IBM partners with Apple, Canadian firm Medtronic, J&J

IBM Corp. is collaborating closely with Canadian medical technology and services firm Medtronic Canada Ltd., Apple Inc., and Johnson & Johnson to form a new health unit.

Big Blue is using its super computer-based Watson Health Cloud platform to develop new health-based offerings that will use information collected from millions of personal health, medical and fitness devices built by Apple and Medtronics. The new unit will be called the Watson Health Unit.

Medtronic, a company headquartered in Brampton, Ont., will use the Watson health Cloud to deliver “new highly-personalized solutions” for people with diabetes.

The solutions will receive and analyze patient information and data from various Medtronic devices including insulin pumps glucose monitors, according to a statement from IBM. The data will be used to come up with personalized diabetes management strategies for patients and their care providers.

According to IBM, each person generates one million gigabytes of health-related data throughout his or her lifetime. The information generated is equivalent to more than 300 million books. The task of the new unit is to help patients, doctors, researchers and insurers find a way to use that data to provide better care for the patient.

The Watson Health Cloud to provide a secure cloud platform and analytics for Apple’s HealthKit and ResearchKit.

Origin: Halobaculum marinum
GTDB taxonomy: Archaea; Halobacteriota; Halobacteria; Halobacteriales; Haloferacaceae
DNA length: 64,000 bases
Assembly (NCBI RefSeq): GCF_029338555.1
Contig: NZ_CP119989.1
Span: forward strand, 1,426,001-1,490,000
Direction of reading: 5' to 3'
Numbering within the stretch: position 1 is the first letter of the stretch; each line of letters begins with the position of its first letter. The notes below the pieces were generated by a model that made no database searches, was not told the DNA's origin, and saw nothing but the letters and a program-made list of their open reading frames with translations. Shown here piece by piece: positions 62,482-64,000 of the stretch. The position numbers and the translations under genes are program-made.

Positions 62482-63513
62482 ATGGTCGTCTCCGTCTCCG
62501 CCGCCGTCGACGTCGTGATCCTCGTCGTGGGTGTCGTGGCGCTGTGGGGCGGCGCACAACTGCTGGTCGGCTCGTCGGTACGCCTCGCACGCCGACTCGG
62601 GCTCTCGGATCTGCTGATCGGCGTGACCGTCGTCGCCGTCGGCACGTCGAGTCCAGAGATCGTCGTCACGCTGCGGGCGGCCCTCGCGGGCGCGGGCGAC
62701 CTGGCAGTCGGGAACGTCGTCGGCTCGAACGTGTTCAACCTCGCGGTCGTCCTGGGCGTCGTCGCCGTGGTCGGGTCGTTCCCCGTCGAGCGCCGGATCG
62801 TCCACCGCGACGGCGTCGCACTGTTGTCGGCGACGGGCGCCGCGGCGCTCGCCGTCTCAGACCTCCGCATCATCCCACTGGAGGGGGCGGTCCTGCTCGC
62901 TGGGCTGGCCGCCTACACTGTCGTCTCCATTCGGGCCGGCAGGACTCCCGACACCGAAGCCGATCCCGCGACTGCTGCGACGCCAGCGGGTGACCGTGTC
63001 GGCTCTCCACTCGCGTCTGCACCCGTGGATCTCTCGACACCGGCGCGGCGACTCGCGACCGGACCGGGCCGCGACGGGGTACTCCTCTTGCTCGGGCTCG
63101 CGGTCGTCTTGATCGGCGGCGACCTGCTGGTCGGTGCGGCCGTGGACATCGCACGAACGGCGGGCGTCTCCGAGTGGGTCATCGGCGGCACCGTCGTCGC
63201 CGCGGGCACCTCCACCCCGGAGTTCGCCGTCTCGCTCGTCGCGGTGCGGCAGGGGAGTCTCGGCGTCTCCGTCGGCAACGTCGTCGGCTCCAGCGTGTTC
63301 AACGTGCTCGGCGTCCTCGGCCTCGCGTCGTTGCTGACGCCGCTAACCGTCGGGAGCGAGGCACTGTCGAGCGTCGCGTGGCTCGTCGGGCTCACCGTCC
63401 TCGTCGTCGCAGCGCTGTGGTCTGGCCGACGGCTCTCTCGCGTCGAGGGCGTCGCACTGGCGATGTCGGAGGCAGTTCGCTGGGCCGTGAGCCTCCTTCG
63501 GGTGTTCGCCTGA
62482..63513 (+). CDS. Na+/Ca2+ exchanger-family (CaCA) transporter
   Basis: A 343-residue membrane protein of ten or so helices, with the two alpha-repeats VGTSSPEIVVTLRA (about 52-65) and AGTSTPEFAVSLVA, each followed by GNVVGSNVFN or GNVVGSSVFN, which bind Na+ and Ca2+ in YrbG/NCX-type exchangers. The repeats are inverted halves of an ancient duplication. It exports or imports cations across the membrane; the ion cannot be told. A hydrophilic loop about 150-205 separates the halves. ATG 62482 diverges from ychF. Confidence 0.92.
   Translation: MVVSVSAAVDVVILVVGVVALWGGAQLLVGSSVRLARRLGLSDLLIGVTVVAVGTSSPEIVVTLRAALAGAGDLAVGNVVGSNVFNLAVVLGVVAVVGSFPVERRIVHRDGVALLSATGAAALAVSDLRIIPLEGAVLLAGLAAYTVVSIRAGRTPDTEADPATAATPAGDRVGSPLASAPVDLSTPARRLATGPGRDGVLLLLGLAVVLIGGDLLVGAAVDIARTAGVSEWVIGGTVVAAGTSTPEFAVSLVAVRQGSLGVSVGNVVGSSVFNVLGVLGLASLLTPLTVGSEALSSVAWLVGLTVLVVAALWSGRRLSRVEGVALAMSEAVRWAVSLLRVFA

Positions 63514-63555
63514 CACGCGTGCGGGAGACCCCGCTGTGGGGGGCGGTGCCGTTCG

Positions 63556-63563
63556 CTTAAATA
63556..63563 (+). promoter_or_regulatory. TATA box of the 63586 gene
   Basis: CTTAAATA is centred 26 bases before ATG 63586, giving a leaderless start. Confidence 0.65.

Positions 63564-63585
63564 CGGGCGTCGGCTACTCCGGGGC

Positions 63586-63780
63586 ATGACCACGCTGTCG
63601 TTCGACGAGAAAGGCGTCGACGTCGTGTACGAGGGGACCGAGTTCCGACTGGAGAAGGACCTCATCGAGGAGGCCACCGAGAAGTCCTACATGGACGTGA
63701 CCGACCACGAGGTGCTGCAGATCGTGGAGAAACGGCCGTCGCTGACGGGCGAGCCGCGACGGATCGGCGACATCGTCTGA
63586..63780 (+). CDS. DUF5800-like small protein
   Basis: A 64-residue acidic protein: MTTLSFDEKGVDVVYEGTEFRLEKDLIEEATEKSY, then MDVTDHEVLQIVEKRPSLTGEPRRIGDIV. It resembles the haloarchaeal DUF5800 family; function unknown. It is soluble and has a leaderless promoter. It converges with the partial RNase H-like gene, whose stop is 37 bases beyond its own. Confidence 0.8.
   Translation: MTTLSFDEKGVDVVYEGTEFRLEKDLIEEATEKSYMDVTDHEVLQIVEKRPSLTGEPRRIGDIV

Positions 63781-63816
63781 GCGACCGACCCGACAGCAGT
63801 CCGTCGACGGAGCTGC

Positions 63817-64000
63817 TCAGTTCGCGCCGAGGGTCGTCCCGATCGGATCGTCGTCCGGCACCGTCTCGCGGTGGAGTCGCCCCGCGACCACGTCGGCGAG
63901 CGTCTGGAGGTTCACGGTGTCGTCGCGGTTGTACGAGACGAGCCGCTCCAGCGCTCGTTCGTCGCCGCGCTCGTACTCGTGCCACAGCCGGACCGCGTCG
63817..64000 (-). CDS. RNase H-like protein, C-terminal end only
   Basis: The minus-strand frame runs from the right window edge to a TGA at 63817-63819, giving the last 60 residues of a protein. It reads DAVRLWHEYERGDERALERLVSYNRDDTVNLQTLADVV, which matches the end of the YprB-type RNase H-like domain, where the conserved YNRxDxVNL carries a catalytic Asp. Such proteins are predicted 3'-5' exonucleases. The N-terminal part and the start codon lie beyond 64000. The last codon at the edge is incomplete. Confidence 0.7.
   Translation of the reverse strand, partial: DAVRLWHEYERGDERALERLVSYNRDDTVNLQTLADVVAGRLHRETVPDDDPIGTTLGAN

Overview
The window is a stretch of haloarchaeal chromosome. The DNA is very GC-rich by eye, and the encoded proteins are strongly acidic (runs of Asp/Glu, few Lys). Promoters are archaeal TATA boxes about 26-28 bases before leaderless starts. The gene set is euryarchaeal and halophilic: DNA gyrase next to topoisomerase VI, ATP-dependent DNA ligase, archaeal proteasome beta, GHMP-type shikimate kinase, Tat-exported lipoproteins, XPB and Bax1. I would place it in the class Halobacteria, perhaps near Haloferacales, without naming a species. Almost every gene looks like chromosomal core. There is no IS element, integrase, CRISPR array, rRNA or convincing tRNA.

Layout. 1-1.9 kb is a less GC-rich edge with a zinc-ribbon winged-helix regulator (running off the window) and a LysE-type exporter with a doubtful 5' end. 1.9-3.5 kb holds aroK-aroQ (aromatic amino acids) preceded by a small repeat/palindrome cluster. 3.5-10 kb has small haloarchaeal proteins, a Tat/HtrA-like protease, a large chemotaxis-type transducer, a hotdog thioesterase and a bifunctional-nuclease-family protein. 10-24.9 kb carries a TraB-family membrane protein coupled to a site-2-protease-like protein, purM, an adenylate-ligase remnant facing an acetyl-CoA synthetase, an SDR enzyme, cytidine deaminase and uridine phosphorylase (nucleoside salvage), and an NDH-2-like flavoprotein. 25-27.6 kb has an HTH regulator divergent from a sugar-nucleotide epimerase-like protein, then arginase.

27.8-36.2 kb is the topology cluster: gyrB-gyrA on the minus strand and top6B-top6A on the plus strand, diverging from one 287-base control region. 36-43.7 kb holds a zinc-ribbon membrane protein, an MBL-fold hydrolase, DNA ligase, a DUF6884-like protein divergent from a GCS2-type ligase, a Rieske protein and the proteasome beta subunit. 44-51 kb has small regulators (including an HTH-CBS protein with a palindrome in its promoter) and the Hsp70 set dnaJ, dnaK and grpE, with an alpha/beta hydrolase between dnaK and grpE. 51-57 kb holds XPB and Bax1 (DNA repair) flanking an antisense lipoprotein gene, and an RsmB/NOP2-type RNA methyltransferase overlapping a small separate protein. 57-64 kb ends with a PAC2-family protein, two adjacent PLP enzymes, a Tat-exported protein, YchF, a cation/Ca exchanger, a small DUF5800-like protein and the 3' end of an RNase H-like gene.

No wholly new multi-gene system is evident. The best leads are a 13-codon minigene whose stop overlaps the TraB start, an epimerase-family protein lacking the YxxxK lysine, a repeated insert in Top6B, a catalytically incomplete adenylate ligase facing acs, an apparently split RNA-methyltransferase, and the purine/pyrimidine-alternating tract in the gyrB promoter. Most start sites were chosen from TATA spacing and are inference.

This will support health data entered by customers in iOS apps and also arm medical researchers with a secure, open data storage solution with access to IBM’s most sophisticated data analytics capabilities.

Johnson & Johnson will collaborate with IBM to create intelligent coaching systems centered on preoperative and postoperative patient care, including joint replacement and spinal surgery.

The solutions will be mobile-based, accessing the Watson Health Cloud and leveraging IBM Watson’s cognitive capabilities. Johnson & Johnson will also look to launch new health apps targeting chronic conditions, which currently cost consumers as much as 80 per cent of the $7 trillion global healthcare spend.

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Nestor E. Arellano
Nestor E. Arellano
Toronto-based journalist specializing in technology and business news. Blogs and tweets on the latest tech trends and gadgets.

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